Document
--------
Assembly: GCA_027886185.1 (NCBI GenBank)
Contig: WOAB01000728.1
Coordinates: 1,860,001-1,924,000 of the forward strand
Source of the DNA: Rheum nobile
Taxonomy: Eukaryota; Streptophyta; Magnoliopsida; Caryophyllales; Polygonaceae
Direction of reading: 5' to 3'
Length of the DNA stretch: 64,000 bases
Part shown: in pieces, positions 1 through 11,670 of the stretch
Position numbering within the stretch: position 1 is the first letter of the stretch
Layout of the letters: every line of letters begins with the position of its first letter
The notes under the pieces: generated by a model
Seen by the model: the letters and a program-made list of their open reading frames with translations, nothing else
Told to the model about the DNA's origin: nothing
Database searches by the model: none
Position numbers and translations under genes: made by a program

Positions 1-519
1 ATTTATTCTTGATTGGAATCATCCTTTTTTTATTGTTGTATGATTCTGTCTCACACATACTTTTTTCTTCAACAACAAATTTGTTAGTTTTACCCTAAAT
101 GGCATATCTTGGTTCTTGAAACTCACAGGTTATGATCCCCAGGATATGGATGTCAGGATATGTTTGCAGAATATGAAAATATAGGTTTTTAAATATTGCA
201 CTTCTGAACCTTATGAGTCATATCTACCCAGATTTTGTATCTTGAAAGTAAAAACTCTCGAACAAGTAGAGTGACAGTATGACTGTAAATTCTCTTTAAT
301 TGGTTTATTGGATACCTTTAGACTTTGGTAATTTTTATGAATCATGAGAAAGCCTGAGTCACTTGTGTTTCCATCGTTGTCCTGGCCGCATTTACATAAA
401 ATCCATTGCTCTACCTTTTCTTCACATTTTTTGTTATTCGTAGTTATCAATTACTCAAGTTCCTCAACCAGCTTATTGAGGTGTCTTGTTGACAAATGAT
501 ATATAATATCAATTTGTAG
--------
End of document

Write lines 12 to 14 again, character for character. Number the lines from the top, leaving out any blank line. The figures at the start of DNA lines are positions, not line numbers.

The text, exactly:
Seen by the model: the letters and a program-made list of their open reading frames with translations, nothing else
Told to the model about the DNA's origin: nothing
Database searches by the model: none